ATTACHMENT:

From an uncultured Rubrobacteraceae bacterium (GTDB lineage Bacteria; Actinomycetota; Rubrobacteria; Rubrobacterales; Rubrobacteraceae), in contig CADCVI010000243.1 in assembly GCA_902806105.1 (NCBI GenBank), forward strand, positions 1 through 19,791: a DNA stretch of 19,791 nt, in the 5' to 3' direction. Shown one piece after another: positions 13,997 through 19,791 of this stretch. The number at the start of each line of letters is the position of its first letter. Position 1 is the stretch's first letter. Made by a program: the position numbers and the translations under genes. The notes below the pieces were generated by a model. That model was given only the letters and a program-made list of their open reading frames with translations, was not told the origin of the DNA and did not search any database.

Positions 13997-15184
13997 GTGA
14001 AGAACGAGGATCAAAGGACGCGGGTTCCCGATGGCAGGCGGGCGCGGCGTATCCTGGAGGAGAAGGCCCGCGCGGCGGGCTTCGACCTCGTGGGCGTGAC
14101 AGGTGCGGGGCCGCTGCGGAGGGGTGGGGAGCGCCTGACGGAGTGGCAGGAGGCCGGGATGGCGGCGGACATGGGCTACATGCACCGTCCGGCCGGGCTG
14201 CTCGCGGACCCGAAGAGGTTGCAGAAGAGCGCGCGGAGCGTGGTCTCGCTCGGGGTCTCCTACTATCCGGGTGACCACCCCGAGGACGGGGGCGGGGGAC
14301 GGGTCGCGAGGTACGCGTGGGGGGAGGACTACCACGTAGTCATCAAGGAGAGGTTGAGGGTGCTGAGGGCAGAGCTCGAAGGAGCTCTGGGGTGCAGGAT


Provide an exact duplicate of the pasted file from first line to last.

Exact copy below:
From an uncultured Rubrobacteraceae bacterium (GTDB lineage Bacteria; Actinomycetota; Rubrobacteria; Rubrobacterales; Rubrobacteraceae), in contig CADCVI010000243.1 in assembly GCA_902806105.1 (NCBI GenBank), forward strand, positions 1 through 19,791: a DNA stretch of 19,791 nt, in the 5' to 3' direction. Shown one piece after another: positions 13,997 through 19,791 of this stretch. The number at the start of each line of letters is the position of its first letter. Position 1 is the stretch's first letter. Made by a program: the position numbers and the translations under genes. The notes below the pieces were generated by a model. That model was given only the letters and a program-made list of their open reading frames with translations, was not told the origin of the DNA and did not search any database.

Positions 13997-15184
13997 GTGA
14001 AGAACGAGGATCAAAGGACGCGGGTTCCCGATGGCAGGCGGGCGCGGCGTATCCTGGAGGAGAAGGCCCGCGCGGCGGGCTTCGACCTCGTGGGCGTGAC
14101 AGGTGCGGGGCCGCTGCGGAGGGGTGGGGAGCGCCTGACGGAGTGGCAGGAGGCCGGGATGGCGGCGGACATGGGCTACATGCACCGTCCGGCCGGGCTG
14201 CTCGCGGACCCGAAGAGGTTGCAGAAGAGCGCGCGGAGCGTGGTCTCGCTCGGGGTCTCCTACTATCCGGGTGACCACCCCGAGGACGGGGGCGGGGGAC
14301 GGGTCGCGAGGTACGCGTGGGGGGAGGACTACCACGTAGTCATCAAGGAGAGGTTGAGGGTGCTGAGGGCAGAGCTCGAAGGAGCTCTGGGGTGCAGGAT